Minnesota House and Senate committees have approved on voice votes, bills that would prohibit human cloning for any purpose; the bills have now been referred to further committees. The Human Cloning Prohibition Act, companion bills SF 695 and HF 998, would specifically prohibit creation of cloned human embryos for any purpose, but would not affect any stem cell research, including human embryonic stem cell research. Some have proposed using cloning (technically termed somatic cell nuclear transfer) to create embryos, which would then be cannibalized for their stem cells, even though no one has yet successfully harvested stem cells from cloned human embryos, and only one lab has even been able to create a handful of clones.
Most scientists have turned their backs on cloning (nuclear transfer) technology, including Ian Wilmut, who is the cloner of Dolly the sheep. This is because nuclear transfer cloning techniques can be abused to create born human clones. In addition, newer techniques can reprogram skin cells into “induced pluripotent stem cells” (iPS cells) that act like embryonic stem cells yet potentially match the patient from whom they were created, by methods that are cheaper and easier than nuclear transfer cloning, and bypass the ethical problems in use of embryos, eggs, or cloning.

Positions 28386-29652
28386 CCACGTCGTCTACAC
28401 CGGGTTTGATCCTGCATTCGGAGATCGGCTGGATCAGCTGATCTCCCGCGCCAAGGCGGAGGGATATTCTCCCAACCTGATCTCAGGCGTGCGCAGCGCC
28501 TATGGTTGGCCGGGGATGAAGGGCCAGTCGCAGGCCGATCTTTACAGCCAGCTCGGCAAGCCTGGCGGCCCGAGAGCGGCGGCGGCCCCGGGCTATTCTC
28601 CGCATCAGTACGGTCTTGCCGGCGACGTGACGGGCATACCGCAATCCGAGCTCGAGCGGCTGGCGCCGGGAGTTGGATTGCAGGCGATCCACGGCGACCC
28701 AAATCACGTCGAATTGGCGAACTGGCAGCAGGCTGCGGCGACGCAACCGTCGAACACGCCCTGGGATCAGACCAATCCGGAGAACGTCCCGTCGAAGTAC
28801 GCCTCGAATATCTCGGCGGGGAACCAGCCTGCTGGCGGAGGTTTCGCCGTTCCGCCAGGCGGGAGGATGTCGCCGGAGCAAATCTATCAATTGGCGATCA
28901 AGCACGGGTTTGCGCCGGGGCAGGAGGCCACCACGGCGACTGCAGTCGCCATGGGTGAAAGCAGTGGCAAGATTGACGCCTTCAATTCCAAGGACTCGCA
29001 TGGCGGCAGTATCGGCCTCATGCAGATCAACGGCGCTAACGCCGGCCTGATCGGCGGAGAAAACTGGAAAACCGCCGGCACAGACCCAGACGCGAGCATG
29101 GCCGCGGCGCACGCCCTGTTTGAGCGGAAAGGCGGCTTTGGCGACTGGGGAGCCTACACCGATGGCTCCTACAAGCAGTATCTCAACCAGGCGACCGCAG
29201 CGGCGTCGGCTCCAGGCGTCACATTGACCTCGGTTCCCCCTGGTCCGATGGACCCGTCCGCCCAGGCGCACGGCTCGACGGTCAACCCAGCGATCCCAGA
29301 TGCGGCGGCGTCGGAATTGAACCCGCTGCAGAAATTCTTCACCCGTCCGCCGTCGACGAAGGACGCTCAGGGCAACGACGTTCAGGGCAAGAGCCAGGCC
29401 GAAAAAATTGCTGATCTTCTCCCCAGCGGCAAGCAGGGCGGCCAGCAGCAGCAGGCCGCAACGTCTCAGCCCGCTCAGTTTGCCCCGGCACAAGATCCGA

The Minnesota Medical Association has come out against the cloning prohibition bills, and in support of nuclear transfer cloning both for experiments as well as for born human clones. They say in the last paragraph of their press release:
“The MMA supports research on multipotent stem cells (including adult and cord blood stem cells); using somatic cell nuclear transfer technology in biomedical research (therapeutic cloning); the use of somatic cell nuclear transfer technology for producing a human child (reproductive cloning), and strong public support of federal funding for research involving human pluripotent stem cells.”
So, they support anything and everything.Family Research Council